The purpose of screening is early diagnosis and treatment. Screening tests are usually administered to people without current symptoms, but who may be at high risk for certain diseases or conditions.
The same tests used to diagnose sickle cell disease can be used to screen for it before symptoms begin. These tests include:
Hemoglobin Electrophoresis —A small blood sample is taken and sent to a laboratory, where the percentage of normal and abnormal hemoglobin is measured.
Sickledex Test —A small blood sample is taken and sent to a laboratory. In the laboratory, a substance called a deoxygenating agent is added to the blood sample. If the deoxygenating agent causes at least 25% of the red blood cells to assume a sickle shape, the test is considered positive for the presence of either sickle cell trait or sickle cell disease. Hemoglobin electrophoresis will need to be done to distinguish between sickle cell trait and sickle cell disease.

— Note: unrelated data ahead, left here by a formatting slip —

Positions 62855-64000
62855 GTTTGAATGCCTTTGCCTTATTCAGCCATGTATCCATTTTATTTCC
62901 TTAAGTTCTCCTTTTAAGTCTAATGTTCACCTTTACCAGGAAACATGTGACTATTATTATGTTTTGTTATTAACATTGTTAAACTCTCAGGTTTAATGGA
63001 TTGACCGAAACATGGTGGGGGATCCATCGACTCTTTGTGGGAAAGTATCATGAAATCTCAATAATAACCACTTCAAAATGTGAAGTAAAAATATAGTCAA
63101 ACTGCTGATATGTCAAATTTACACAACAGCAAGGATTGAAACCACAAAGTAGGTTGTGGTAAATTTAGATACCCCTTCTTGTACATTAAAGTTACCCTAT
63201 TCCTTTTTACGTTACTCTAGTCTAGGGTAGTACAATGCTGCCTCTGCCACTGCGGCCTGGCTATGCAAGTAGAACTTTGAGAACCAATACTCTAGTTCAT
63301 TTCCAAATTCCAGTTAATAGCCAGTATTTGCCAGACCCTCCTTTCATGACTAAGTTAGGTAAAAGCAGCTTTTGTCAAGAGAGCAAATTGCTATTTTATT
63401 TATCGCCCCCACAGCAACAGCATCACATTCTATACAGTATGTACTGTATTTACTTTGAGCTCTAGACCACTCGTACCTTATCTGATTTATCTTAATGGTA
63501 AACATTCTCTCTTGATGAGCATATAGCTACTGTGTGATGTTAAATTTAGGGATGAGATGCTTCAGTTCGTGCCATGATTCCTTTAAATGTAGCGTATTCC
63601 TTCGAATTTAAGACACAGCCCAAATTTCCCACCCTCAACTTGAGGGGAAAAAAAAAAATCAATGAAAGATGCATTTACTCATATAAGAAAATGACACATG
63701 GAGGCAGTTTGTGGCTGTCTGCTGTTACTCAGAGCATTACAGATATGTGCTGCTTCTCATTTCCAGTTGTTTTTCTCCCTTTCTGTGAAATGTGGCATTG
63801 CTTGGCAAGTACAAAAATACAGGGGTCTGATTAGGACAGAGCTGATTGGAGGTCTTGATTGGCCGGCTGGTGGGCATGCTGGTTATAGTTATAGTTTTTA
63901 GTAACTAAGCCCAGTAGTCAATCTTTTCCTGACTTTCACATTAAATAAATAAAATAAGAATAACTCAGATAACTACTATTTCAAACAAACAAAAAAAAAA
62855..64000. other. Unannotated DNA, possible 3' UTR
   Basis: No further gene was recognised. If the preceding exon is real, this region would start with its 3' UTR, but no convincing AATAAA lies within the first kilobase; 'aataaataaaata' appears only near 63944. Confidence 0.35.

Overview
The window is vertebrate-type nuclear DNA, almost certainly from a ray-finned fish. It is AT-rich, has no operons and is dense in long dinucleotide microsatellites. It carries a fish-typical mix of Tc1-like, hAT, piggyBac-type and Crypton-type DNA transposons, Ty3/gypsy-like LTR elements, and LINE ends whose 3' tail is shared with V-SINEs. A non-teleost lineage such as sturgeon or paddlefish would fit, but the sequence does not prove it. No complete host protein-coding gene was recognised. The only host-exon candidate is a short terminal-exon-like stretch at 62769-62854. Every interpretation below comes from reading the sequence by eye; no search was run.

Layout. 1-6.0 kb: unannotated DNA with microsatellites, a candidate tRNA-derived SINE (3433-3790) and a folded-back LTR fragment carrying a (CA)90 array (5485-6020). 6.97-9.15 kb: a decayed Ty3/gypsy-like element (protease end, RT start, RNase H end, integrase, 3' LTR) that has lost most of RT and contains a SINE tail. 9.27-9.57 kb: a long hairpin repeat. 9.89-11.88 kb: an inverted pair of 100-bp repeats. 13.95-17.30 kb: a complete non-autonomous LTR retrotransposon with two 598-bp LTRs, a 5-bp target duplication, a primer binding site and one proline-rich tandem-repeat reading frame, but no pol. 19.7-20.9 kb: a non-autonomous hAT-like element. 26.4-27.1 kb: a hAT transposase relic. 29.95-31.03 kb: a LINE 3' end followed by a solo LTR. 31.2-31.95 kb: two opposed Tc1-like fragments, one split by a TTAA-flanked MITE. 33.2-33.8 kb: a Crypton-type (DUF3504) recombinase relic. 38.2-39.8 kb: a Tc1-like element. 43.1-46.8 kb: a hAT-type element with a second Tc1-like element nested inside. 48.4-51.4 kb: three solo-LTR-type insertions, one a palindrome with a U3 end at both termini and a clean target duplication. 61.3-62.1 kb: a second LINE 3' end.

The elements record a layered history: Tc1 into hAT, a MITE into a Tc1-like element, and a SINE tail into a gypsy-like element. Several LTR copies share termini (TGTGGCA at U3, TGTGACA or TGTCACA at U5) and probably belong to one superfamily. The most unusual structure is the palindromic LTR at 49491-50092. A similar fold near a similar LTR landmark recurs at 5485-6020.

Amniocentesis —In this test, ultrasound is used to locate the fetus and a pocket of amniotic fluid (the fluid that surrounds the growing fetus). A long, thin needle is used to remove a small amount of amniotic fluid, which is sent to a laboratory for testing.
In many hospitals, screening tests are done on newborn babies before they leave the hospital. Screening tests may also be done on young adults who wish to determine whether or not they and/or their partner carry the sickle cell trait prior to beginning a family. Pregnant women can also choose to have their unborn babies tested for the presence of sickle cell trait or disease.
- Reviewer: Michael Woods, MD
- Review Date: 10/2012 -
- Update Date: 10/11/2012 -